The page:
The Electoral College. How exactly does it work?

By Teresa Jenkins, Chair of the Charlotte County Democratic Party

When people cast their vote, they are actually voting for a group of people called electors. When you cast your vote in the presidential election, you’re not taking part in a nationwide popular vote, but rather helping decide who your state’s Electoral College delegates support. The popular vote weighs each vote according to the total turnout, not the total population. That’s why it’s important for Democrats and left-leaning NPAs (and disheartened Republicans) to turnout in high numbers to vote for Joe Biden in every Florida county.

The Framers of the Constitution created the Electoral College as they feared that under a national popular vote system, presidential candidates would only campaign in the big cities. So, although smaller states don’t have as much influence as Florida or Texas, their vote still matters.

States are awarded electoral votes based on the number of representatives in the U.S. House, which is proportionate to a state’s population, and on the number of senators, which is not. So, Florida gets two electoral votes from its two senators, and much smaller Wyoming also gets two votes from its two senators.

California has the most electoral votes, with 55. Texas is next, with 38. New York and Florida have 29 apiece. It takes at least 270 electoral votes to win the presidency. There are 538 electoral votes in all.

Florida is a winner-take-all state, meaning that a presidential candidate will get all of Florida’s electoral votes whether s/he wins by one vote or a million votes. Maine and Nebraska are the only states that do not use a winner-take-all system.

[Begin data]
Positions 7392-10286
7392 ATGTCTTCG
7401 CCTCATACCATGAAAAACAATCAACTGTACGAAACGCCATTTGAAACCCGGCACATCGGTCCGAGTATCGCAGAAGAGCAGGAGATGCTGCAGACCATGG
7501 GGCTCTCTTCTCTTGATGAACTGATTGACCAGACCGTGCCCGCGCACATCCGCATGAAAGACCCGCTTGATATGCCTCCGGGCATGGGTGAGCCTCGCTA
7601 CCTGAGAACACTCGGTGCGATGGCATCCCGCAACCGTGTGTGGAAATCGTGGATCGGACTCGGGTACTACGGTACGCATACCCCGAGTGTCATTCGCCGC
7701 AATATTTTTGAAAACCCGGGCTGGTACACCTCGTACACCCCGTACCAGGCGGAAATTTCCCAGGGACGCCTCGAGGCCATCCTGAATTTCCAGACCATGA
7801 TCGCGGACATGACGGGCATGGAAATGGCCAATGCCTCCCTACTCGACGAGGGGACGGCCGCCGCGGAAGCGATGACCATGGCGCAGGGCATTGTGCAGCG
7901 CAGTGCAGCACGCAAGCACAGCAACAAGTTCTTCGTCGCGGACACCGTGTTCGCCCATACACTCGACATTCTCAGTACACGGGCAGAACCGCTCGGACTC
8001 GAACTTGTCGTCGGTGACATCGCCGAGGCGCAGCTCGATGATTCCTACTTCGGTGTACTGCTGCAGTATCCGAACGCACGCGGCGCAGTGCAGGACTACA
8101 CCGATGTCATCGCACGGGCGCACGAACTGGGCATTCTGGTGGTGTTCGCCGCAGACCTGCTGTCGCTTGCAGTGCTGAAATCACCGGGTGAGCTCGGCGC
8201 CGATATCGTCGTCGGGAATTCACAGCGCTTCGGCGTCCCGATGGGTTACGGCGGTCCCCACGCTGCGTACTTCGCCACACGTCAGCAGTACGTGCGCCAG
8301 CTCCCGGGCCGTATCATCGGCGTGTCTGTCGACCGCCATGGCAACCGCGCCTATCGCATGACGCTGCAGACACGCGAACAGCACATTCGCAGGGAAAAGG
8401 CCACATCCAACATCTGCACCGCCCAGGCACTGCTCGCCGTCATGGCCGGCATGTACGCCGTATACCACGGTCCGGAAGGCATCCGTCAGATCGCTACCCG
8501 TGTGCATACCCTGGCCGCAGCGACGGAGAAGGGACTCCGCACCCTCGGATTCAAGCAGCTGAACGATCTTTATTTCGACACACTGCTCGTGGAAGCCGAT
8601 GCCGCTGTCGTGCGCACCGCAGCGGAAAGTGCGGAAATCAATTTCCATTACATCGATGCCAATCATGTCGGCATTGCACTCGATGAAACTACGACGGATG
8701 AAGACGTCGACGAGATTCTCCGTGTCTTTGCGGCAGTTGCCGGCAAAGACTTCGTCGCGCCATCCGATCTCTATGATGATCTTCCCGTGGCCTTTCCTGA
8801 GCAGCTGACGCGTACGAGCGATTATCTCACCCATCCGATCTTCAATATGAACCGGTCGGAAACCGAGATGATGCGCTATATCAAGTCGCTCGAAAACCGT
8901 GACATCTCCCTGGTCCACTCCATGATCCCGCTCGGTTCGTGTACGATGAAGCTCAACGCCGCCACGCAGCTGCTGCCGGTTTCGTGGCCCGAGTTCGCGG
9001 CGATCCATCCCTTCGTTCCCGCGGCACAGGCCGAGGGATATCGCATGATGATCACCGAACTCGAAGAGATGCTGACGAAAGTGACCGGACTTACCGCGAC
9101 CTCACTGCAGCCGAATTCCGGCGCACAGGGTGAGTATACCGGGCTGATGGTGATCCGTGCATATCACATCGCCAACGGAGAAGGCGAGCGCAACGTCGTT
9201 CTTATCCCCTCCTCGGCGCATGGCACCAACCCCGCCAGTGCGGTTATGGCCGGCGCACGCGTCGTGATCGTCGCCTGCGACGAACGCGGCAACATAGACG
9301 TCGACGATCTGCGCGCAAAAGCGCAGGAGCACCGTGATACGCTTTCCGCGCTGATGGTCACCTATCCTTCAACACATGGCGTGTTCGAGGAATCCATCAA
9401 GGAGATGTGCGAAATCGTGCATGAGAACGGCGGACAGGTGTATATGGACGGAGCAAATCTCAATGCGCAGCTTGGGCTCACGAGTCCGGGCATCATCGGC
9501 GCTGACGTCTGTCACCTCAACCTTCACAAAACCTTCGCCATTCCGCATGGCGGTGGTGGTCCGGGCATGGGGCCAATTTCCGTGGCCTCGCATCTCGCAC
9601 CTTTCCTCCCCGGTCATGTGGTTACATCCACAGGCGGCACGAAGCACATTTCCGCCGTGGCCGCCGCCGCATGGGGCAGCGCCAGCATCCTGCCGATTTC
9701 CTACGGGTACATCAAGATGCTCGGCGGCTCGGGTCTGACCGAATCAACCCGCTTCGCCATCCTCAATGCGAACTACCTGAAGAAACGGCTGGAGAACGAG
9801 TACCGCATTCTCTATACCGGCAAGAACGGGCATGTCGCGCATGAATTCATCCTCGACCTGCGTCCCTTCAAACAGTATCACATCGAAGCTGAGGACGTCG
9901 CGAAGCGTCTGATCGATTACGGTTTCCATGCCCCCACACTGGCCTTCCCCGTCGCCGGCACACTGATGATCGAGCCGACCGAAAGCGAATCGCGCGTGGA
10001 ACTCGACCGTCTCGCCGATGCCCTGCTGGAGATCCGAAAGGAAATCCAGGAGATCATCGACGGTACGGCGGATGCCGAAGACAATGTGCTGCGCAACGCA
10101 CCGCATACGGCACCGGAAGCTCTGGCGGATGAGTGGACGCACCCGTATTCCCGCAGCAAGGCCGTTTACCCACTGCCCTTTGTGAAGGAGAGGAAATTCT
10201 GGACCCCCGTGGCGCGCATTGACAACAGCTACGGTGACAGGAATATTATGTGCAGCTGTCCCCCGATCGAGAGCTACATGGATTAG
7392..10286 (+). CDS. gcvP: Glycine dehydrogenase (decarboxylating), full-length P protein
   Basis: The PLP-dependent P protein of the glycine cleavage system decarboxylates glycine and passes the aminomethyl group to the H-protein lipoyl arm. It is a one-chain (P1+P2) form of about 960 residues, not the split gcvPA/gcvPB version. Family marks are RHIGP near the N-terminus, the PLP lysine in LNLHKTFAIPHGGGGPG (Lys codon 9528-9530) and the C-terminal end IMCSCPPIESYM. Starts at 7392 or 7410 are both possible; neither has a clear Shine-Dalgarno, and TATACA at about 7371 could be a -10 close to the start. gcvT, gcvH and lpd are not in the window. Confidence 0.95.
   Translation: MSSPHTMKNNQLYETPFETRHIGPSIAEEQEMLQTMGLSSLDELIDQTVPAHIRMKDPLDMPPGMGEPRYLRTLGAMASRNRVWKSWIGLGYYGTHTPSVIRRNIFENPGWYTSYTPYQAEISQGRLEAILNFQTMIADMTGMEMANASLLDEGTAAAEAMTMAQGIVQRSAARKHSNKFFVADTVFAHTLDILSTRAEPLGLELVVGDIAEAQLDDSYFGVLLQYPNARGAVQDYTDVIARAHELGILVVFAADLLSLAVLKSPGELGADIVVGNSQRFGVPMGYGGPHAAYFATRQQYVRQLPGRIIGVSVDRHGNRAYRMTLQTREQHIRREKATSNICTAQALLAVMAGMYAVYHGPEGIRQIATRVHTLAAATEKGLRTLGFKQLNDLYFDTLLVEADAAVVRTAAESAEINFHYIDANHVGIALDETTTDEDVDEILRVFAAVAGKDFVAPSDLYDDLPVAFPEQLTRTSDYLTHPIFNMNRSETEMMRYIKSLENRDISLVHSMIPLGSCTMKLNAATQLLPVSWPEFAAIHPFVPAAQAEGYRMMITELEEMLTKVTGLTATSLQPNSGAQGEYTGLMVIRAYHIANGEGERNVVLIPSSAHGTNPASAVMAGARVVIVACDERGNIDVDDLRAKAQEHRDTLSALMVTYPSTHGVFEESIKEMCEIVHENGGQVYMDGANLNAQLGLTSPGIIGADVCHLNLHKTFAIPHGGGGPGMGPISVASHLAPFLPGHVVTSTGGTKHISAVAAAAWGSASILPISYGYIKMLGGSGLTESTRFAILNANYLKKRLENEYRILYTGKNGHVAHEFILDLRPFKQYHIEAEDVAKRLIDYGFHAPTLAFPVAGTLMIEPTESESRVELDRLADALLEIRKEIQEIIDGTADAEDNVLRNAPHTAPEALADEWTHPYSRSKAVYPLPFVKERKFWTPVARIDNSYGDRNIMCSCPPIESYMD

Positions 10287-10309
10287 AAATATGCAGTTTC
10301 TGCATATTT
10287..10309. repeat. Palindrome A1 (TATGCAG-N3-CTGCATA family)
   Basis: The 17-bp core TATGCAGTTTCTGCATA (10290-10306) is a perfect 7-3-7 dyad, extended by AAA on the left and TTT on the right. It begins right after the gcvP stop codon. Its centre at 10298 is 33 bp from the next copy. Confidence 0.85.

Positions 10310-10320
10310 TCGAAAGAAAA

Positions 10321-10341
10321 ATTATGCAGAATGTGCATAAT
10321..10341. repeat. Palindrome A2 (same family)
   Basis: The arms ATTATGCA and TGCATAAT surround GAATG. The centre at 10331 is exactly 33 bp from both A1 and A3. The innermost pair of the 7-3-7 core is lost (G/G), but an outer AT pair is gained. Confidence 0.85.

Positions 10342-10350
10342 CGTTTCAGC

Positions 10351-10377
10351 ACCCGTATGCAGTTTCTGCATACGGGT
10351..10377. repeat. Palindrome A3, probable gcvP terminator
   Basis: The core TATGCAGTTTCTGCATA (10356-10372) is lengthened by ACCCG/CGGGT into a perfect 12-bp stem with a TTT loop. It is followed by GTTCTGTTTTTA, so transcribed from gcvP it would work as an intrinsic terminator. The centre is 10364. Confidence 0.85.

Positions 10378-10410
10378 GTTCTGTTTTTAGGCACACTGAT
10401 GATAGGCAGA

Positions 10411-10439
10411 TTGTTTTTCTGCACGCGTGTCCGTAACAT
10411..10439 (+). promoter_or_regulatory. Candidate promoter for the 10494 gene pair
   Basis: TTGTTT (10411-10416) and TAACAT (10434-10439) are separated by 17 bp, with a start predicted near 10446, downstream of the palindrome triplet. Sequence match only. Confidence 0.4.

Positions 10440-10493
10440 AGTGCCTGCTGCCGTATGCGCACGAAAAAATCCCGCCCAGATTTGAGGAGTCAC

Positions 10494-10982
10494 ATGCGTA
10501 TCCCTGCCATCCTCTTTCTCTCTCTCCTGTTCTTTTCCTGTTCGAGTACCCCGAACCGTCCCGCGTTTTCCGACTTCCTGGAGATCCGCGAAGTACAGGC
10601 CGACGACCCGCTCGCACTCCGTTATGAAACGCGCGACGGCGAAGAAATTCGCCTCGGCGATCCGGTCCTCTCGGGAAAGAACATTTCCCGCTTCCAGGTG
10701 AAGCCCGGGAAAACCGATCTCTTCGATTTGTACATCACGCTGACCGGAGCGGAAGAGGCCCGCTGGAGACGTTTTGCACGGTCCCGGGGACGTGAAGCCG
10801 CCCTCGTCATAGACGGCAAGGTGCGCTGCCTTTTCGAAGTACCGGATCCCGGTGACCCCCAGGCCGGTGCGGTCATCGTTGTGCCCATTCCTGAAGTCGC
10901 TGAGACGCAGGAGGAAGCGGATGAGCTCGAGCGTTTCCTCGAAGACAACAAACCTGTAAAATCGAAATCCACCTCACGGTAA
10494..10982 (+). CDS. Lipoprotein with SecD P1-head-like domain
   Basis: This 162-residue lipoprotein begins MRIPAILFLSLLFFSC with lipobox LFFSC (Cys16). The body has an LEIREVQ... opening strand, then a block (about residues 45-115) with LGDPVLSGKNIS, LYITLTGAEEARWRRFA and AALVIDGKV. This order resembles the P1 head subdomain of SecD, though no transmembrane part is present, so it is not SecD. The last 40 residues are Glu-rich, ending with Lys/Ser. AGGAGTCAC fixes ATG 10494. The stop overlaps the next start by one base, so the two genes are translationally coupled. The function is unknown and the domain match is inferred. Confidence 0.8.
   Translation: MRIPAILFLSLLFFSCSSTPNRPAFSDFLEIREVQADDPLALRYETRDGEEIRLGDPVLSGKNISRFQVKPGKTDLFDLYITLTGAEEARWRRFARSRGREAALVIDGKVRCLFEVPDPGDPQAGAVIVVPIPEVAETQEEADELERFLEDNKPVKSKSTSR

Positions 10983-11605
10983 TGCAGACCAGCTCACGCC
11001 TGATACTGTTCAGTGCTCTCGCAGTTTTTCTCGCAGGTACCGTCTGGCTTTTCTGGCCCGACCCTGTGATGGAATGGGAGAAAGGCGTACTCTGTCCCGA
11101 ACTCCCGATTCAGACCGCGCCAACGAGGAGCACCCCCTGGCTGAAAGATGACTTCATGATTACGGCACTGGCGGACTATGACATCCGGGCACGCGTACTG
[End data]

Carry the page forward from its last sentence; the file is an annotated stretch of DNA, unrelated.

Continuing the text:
Who are the electors? They’re appointed by the two major political parties in each state, so if you vote for Joe Biden, and he ends up winning the popular vote in Florida, then electors that the Democratic Party has chosen will cast votes for him.

The following is a summary of how the Electoral College will work in the 2020 presidential election:

Spring and Summer 2020: Nomination of Electors. The two most common methods are nomination by state party convention and by state party committee. Generally, the parties select members known for their loyalty and service to the party.

Nov. 3, 2020: Election Day, when voters in each state will select their presidential electors. The names of electors are not on the ballot, rather when a voter casts a vote for a presidential candidate, s/he is also casting a vote for the electors already selected by the party of that candidate. If a majority of voters in Florida, for example, vote for Joe Biden, the Democratic slate of electors is elected.

Dec. 8, 2020: Deadline for Resolving Election Disputes. All state recounts and court contests over presidential election results must be completed by this date.

Dec. 14, 2020: Meeting of the Electors. The electors cast their ballots for president and vice president. Each elector votes on his or her own ballot and signs it and the ballots are sent to various people: one copy goes to the president of the U.S. Senate (who is also the vice president of the United States); the state’s secretary of state; the National Archives and Records Administration; and the presiding judge in the district where the electors meet.

Dec 23, 2020: Deadline for Receipt of Ballots. The electors’ ballots from all states must be received by the president of the Senate by this date.

Jan 6, 2020: Counting of the Electoral Ballots. The U.S. Congress meets in joint session to count the electoral votes.

Jan. 20, 2020: Inauguration Day. The president-elect becomes the president of the United States.

Time is running out!  Please vote for Joe Biden and all Democratic candidates on this year’s ballot. Help your local Democratic Party phone or text voters and encourage your friends and neighbors to vote. Thanks for all that you do!